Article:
He also spoke of instances in which he said he helped children.

“I’ve forgiven, I’ve been forgiven. I’ve comforted others, I’ve been
comforted. I’ve been kissed by dogs, I’ve been bit by dogs,” he said. “I’ve
conformed, I’ve also been different. I’ve been me. I’ve been loved, I’ve been
hated.”

Judge John Cleland sentenced him to 30 to 60 years in prison. Under
Pennsylvania law, Sandusky cannot be released on parole before the minimum term
is up.

“The tragedy of this crime is that it’s a story of betrayal. The most obvious
aspect is your betrayal of 10 children,” Cleland told Sandusky.

“I’m not going
to sentence you to centuries in prison, although the law will permit that.”
Still, Cleland said, he expected Sandusky to die in prison.

Before sentencing, Cleland designated Sandusky as a sexually violent predator
under the state’s Megan’s Law. The label essentially has no effect on Sandusky,
since its requirement is lifetime registration after a convict is released from
prison.

In sentencing the ex-coach, Cleland called Sandusky dangerous, saying, “You
abused the trust of those who trusted you.” He also called Sandusky’s comments
about a conspiracy against him “unbelievable.”

The scandal brought devastation in State College that will take years to fully
assess, as Sandusky’s victims are pressing civil claims and a January trial is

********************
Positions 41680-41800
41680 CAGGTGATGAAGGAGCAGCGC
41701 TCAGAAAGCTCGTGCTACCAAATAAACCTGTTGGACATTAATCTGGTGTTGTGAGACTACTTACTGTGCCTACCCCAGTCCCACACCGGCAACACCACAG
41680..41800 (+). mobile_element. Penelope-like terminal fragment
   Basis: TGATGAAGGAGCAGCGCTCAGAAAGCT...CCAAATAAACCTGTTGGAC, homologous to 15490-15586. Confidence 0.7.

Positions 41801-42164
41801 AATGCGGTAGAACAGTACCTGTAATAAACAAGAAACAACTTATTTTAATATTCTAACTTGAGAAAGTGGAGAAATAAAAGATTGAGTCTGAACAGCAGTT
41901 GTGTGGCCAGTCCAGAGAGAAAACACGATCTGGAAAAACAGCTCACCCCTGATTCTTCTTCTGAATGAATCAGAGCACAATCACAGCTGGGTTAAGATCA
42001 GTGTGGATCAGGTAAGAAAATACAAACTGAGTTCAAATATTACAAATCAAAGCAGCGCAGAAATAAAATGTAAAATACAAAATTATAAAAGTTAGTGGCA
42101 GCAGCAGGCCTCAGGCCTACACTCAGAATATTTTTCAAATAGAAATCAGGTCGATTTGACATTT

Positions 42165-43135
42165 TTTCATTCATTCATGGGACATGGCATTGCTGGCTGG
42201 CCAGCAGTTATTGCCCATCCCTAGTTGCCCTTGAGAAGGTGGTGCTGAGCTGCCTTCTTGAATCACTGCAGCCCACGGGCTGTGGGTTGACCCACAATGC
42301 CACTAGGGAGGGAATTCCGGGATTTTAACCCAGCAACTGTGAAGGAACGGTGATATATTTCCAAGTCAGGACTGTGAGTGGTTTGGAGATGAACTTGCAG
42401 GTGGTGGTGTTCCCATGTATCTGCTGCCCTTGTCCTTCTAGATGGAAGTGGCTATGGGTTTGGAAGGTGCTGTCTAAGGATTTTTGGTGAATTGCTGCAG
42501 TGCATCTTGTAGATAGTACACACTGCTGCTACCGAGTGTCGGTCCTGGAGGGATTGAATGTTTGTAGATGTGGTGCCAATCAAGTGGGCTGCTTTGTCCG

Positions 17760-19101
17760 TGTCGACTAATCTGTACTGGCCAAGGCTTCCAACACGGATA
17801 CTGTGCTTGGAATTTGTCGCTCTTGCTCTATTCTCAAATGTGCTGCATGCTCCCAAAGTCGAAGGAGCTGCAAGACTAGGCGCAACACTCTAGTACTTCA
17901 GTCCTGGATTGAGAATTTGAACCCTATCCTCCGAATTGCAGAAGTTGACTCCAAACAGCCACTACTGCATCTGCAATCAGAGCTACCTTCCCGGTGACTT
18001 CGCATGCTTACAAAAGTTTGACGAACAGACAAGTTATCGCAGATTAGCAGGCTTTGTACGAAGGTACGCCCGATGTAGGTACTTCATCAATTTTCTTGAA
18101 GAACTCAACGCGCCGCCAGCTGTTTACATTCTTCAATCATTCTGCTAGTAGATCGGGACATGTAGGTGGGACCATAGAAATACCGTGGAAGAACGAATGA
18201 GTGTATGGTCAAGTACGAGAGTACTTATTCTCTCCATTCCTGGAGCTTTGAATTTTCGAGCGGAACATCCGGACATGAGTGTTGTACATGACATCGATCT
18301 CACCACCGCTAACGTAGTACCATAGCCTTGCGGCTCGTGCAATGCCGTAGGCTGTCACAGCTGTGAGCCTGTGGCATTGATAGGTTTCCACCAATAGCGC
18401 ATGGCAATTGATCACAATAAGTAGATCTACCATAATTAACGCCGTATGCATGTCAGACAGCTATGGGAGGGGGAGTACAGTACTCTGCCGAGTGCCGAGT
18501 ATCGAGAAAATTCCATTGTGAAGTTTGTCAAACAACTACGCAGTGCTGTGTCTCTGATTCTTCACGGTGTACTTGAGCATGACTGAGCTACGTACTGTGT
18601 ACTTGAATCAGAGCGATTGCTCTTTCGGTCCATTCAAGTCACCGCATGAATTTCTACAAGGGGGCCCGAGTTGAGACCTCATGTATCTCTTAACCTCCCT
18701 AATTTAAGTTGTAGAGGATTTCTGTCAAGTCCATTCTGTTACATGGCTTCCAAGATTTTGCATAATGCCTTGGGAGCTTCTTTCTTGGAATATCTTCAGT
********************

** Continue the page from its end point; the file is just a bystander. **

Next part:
pending for Gary Schultz and Tim Curley, two university administrators charged
with failing to properly report suspicions about Sandusky and lying to the grand
jury that investigated him.

Soon after the three were arrested in November, the board of trustees fired
Paterno, the school’s most famous figure and a man who won two national college
football championships in the 1980s. Paterno died of lung cancer in January.

Over the summer, an investigation commissioned by the university and led by
former FBI Director Louis Freeh concluded that Paterno and other top officials
covered up allegations against Sandusky for years to avoid bad publicity.

The scandal also toppled university President Graham Spanier and led to
crippling NCAA sanctions against the football team that included a $60 million
fine, a ban on postseason play and a reduction in the number of football
scholarships the school can award. The NCAA also erased 14 years of victories
for Paterno, stripping him of his standing as major college football’s
winningest coach.

At least four young men have sued Penn State over the way the university
responded to disturbing complaints about Sandusky.

Eight legal teams representing at least 20 young men have surfaced, and the
school recently announced an effort to settle as many claims as possible by the
end of the year.

Penn State President Rodney Erickson released a statement shortly after the
sentence was handed down.

“Our thoughts today, as they have been for the last year, go out to the
victims of Jerry Sandusky’s abuse,” Erickson said. “While today’s sentence
cannot erase what has happened, hopefully it will provide comfort to those
affected by these horrible events.”

The third victim who spoke had testified that he was raped over the course of
years by Sandusky, including on team trips to bowl games in Texas and Florida.

“I want you to know I don’t forgive you and I don’t know if I will ever
forgive you,” he said. “My only regret is that I didn’t come forward sooner.”